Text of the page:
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Best Bet For Perennial Water
Best Day Hike
Best Deal On A Summer Cooler
Best Dog Run
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Best Leisurely Stroll
Best Mountain-Bike Trail
Best Place To Watch A Sunset
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Best Day Hike

Seven Falls
Sabino Canyon

READERS' PICK: The $3 shuttle ride to the trailhead might be a scream, and some passing pinhead might tell you that the path isn't overgrown when it clearly is, and your hiking companion might archly describe your course as "the Wal-Mart of trails," and you might agree, and you may have to hurdle a reeking saguaro carcass, but...soon you're deep into a luscious tapestry of canyon flora, switching back and forth seven times across concrete step-studded Bear Canyon Creek, gently ascending 2.6 miles from the trailhead until the grandeur of Seven Falls unfolds, a breathtaking amphitheater engirded by towering slopes and anchored by the cool rush of a multi-tiered cascade, which feeds a mosaic of pools and ultimately vanishes into a fantastic gorge. Allot 2.5 to 3.5 hours for the trek, depending on the vigor of your pace and hang time at the falls. And the parade of miserable faces and squealing lungs that pass on your way down will confirm that departing early, and with plenty of water, is the best course of action. Note: The shuttle, which nips a few miles of pavement treading off the hike, doesn't make its first departure until 9 a.m. Call 749-2327 for more information.

READERS' POLL RUNNER-UP: There are several good day hikes in Catalina State Park, from Lets-Take-Grandma-And-The-Kids, to Let's-Take-Two-Gallons-Of-Water-Each-And-Hope-We-Don't-Die. Most of these start at the trailhead, but an exception is the Romero Ruins Trail (under 3/4-mile round trip), which loops through the ruins of a 1,000-year-old walled, Hohokam village and the 19th-century ranch of Francisco Romero.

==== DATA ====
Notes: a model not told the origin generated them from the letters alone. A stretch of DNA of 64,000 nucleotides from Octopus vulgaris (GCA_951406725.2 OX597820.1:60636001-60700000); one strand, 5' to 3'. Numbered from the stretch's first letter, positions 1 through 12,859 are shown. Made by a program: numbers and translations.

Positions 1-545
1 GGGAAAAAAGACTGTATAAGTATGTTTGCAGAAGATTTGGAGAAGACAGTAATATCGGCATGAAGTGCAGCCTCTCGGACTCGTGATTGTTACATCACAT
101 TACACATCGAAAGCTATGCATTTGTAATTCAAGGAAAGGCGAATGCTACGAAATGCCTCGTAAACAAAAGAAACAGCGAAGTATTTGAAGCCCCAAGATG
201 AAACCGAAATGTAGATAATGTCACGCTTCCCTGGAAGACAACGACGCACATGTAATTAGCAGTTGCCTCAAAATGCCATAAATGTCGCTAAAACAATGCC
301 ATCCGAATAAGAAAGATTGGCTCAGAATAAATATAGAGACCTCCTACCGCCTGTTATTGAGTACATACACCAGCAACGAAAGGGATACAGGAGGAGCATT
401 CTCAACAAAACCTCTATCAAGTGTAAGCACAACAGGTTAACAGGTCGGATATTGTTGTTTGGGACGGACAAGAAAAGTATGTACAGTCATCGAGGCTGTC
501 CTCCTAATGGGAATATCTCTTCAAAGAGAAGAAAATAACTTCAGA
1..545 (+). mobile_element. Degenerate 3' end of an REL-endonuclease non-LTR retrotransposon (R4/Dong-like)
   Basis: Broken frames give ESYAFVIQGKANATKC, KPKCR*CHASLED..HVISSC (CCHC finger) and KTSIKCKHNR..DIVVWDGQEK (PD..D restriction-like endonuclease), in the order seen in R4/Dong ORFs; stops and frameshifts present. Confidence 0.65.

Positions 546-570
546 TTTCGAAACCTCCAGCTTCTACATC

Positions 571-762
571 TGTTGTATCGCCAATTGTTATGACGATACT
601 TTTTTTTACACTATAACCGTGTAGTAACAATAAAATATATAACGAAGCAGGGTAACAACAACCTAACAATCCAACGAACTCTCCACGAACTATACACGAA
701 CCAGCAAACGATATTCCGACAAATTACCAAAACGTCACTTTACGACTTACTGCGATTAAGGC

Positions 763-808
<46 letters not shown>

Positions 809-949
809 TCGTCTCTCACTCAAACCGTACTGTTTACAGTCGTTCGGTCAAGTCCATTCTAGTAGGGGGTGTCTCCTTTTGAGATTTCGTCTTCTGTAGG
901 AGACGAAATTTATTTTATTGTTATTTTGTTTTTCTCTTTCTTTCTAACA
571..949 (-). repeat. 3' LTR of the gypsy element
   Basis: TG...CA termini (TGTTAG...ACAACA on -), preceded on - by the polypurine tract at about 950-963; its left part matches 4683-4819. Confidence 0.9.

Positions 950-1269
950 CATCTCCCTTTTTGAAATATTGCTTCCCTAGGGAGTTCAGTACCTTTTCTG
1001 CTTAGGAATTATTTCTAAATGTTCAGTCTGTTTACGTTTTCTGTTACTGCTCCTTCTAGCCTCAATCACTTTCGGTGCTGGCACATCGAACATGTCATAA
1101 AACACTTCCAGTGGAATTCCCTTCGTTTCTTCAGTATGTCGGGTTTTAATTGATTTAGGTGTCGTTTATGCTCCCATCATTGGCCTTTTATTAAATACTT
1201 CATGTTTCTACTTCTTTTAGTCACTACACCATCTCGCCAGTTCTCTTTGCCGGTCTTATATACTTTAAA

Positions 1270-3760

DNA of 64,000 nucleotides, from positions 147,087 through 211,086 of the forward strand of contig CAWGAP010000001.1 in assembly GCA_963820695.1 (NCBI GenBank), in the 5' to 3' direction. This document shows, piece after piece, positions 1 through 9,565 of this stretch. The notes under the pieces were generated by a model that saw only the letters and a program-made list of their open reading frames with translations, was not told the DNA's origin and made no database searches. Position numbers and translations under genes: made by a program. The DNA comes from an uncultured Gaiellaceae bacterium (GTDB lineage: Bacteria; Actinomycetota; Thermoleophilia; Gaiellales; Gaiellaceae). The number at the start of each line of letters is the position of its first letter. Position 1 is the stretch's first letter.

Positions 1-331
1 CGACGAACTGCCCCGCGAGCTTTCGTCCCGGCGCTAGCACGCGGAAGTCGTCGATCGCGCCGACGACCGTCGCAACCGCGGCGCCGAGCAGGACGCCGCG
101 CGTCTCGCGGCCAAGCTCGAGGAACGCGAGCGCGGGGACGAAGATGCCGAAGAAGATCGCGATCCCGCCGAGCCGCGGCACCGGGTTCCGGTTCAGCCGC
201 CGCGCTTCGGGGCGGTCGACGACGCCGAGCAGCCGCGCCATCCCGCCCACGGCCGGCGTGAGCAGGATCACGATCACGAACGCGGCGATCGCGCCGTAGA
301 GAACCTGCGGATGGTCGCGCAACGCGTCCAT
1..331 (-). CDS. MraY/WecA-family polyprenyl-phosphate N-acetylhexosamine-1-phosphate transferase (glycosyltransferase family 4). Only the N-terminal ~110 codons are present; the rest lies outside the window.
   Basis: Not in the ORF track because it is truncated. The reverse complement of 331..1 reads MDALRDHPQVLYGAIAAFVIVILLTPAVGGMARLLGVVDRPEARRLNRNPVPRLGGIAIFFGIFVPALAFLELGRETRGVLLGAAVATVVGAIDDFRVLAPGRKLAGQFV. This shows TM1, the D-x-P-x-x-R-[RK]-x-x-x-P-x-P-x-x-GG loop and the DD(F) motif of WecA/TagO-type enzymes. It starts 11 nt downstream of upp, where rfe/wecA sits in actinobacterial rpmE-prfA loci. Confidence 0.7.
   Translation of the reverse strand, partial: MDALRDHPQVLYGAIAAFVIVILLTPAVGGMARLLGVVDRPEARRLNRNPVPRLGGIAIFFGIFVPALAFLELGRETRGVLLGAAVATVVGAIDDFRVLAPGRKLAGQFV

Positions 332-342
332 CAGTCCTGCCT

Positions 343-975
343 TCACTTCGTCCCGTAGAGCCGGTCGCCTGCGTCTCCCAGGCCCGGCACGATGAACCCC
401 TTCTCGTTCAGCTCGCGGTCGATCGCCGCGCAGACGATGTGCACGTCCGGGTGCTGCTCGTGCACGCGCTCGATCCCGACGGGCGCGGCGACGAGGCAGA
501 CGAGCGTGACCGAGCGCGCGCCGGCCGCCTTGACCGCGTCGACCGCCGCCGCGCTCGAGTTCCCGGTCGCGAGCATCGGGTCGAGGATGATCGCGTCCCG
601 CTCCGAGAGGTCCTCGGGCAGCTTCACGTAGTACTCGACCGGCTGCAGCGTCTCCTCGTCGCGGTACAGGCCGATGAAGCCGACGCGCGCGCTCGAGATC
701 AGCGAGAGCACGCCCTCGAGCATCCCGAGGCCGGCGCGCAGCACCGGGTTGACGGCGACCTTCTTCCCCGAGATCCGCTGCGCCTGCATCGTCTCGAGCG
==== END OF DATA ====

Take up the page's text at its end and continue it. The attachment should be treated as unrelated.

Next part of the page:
From the trailhead farther up the road, you can take a Nature Trail that loops up the mesa to the west for about a mile and is an easy walk on a cool day. The 2.5-mile Canyon Loop Trail follows the Romero Trail across the Cañada del Oro (CDO). Immediately across the wash is the pleasant Birding Trail, which cuts to the right and loops for a mile or more along the CDO and Montrose Creek. The Canyon Loop cuts off the Romero Trail to the left farther on. Romero Trail continues on to the Romero Pools, and if you have the lungs, legs, water and time, over Romero Pass into Upper Sabino Basin. The Canyon Loop heads across the mesa before dropping into the shade and running water of Sutherland Wash. There are some great, undeveloped picnic areas along the often-flowing stream. They're a best bet on a hot day. Soon the wash and trail meet up with the CDO and head back to the parking lot.

Expect horses on most of these trails--pets are allowed but must be on a leash--and watch the kids. Catalina State Park is north of Tucson off Oracle Highway, just past the CDO bridge. Get some water and a hat and get out there!

CLUE IN: There's no mystery about what's happening to Tucson's outdoor recreation opportunities: They're getting stuffed in the trunk of developer tycoons and NIMBY property owners who figure their adjacent lots entitle them to exclusive use of your public lands. A host of outdoor riches have been grabbed off the street, given a pair of concrete flippers and thrown in the East River. A few examples from our case files, if you will: Honeybee Canyon--the Vistoso Cartel has put the squeeze on hard in the past five years. Charouleau Gap--the Golder political machine has got the fix in tight. The southern flank of the Rincons--walled off by the X-9 goons seemingly resurrected from prohibition days. Agua Caliente Canyon--still holding out, but going down fast from the fiefdom mentality of a bunch of private dicks, so to speak. It's enough to make you grab your Tommy Gun. Still, there are a few places where an honest Joe can get away from the mean streets for a while. Our favorite is a little operation the Feds have going called Saguaro National Park. In particular, the Douglas Spring Trail at the east end of Speedway can carry you out of the gritty urban scene just as fast as your saddle shoes can take you.

Case History

1997 Winner: Mount Lemmon
1996 Winner: Sabino Canyon

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